26. Python: Again, I don’t think Python needs an introduction, but building your own copy seems like a very good idea to me. (site)

27. Quicksilver: A great tool for getting easy access to programs. I don’t use nearly as many of Quicksilver’s features as a lot of people do, but I find it really helpful to be able to avoid using Finder when I don’t need to. (site)

28. R: My language of choice for statistical computing and data analysis. Great tools for producing graphs and an amazing set of facilities for any statistical computation you could ever want to perform. If you want to do statistics like a grown up statistician would, R is the way to go. (site)

29. ReadIris: My favorite OCR software for the Mac. I use this every time I want to copy a long section of text I’ve scanned. I invariably have to make corrections by hand, but that’s much faster than typing everything myself from scratch. Given how well ReadIris performs for me, I have high hope that one day in my life we’ll see a properly Bayesian piece of OCR software that gets everything right. (site)

30. Ruby: Another programming language that needs no introduction, but which I’d recommend building from source and storing in /usr/local. (site)

31. ScreenFlow: The best screencasting software for the Mac I could find. Given the number of features, the quality of the interface and its relatively low cost, I doubt one could find something better for a few years to come. (site)

32. Scrivener: An amazing application that makes writing extended works (for me those are mostly translations) much, much easier. I don’t use it as often these days, but Scrivener is a brilliant tool if you do a lot of writing that can be broken into sections and outlined carefully. (site)

33. ScummVM: When I’m not working, I like to play some old LucasArts games. ScummVM makes that possible. (site)

34. Senuti: If I need to transfer a file off of an iPod (which iTunes makes impossible), Senuti is there for me. It was free for a long time, so I’m somewhat surprised to find that you’re supposed to pay for it now. (site)

35. Sequel Pro: My favorite database client system. The heir to the great CocoaMySQL application. A perfect compliment to MySQL on the Mac. (site)

36. Skype: Who doesn’t use Skype as their VoIP program? (site)

37. TexLive: When I want documents to look clean, I always use LaTeX. TexLive is the current standard distribution of LaTeX for UNIX systems and it has some great tools specifically made for the Mac. (site)

38. TextMate: They claim it, and I agree: TextMate is Emacs for the 21st century. If you are young enough that you find GUI’s helpful and don’t think touching the mouse is a crime against nature, TextMate is the best text editor you will ever find. Every Rails person worth his salt is a TextMate user and there is an endless supply of bundles to customize TextMate for the language of your choice. (I’ve recently used it a lot with Matlab, R and Erlang.) (site)

39. The Unarchiver: If you’ve ever received a compressed file you couldn’t open, get The Unarchiver and your problems will be solved. Everything else is a waste of time and/or money. (site)

41. Unison: Probably my single favorite tool for the Mac. Unison lets my keep all of the files that matter to me in perfect sync between my laptop and my desktop. In practice, that amounts to a brilliant back-up system as well as making my life incredibly easier when I do some work on my laptop and then some more work on my desktop. In the end, Unison seems to be the program destined to replace rsync one day. (site)

42. VLC: The system I always use to watch anything that doesn’t open in Quicktime with Perian installed. (site)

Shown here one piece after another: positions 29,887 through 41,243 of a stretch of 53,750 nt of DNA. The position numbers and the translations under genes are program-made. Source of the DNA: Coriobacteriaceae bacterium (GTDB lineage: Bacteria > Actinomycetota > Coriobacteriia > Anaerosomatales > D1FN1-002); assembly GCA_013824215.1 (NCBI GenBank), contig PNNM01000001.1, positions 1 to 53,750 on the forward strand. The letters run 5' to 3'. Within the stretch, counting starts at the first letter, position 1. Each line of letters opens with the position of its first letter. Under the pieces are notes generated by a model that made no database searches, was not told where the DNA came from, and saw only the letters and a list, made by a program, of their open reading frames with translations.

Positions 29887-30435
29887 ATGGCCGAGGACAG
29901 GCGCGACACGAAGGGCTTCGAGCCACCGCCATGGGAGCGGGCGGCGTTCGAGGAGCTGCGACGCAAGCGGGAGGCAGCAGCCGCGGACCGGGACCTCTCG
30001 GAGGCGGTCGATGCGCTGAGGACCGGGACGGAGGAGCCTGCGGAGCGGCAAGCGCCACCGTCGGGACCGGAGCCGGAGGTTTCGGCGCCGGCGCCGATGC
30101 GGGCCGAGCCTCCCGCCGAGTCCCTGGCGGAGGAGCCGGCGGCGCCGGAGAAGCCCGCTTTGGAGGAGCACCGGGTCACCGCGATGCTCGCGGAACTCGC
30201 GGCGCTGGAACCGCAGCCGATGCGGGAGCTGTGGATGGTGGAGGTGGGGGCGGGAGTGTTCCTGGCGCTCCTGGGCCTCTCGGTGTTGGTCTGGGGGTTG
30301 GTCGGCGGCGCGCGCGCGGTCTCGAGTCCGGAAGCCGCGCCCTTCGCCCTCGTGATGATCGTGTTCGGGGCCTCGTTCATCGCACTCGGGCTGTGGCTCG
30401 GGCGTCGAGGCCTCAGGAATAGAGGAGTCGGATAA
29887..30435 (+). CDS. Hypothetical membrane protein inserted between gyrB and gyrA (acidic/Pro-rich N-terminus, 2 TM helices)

43. VMWare Fusion: Sometimes I need to run Windows or Linux. VMWare Fusion makes it incredibly easy to do so and runs both of those operating systems with remarkable efficiency. (site)

44. Zenmap: If I need to figure out the structure of the network I’m on, nmap is the tool for doing so. Zenmap provides nmap for the Mac and also a (sometimes) helpful GUI. (site)

### 13 responses to “Making the Most of My Mac”

1. what about Songbird? pretty nice too

2. I haven’t used Songbird, but it looks pretty nice. I’m already wedded to iTunes and, because I have an iPod and an iPhone, am probably not going to switch. That said, I would be in love with Songbird if one of its fields was an MD5 column that I could use to filter out duplicate files faster than iTunes lets me.

3. I just got an iMac and this list was ridiculously helpful. I had to look up some a bunch of terms on wikipedia…but thank you.

4. I’m glad it was of help to you. People seem to really enjoy this post.

5. Just a quick question: does TextMate has a mode for Jags? I’ve to used aquamacs to edit my jags/bugs code. Many thanks: you list is amazingly helpful!

6. Which Revision Control System do you recommend ? Again, very nice list!

7. I personally use git, but have heard lots of good things about Mercurial. I love GitHub, though, which is a plus for git.

8. Hi John,

I have been using some of the tools from your list. Lately, I have been experimenting with git, which I am planning to use to track changes in my research projects in a more orderly way. I have more than one machine so I am also using spideroak to sync most files across them, including my research projects which are now organize around your package ProjectTemplate. But now I am wondering that perhaps git and sync tools such as sugar-sync or Unison maybe a little trick to be used in conjunction with git. I would assume that sync software will work over the git files and that this can be harmful. Thus I was wondering how more experienced people have been organizing this aspects of their workflow. All the best, Antonio.

9. Thanks for your answer. I guess I still have a very poor conceptual understanding of these tools and thus my confusion. So, basically you are telling me that it is perfectly OK to have the same file sync across computers via Unison (or sugar-sync, spideroak, etc) *and* have them also sync across computers and a remote repository using git? My git files in one machine will, of course, be changed after I use them and, for instance, make a new revision. This changes will be sync with the git files in my other machine. I was assuming that it would be a problem as the files in the second machine would be changed, get a new revision, but without “manually” going over the process of making a new revision (commit) . So I was assuming that sync over the sync could be a problem but I guess I was wrong.

10. Hi John. Now that I am using more than one machine daily, I am curious about how did you managed to sync Papers2 across computers. I’ve seen many people have problems with that. Thanks,

11. I used Unison. I haven’t tried it with Papers2, but for Papers you could just synchronize the folder ~/Documents/Paper across machines.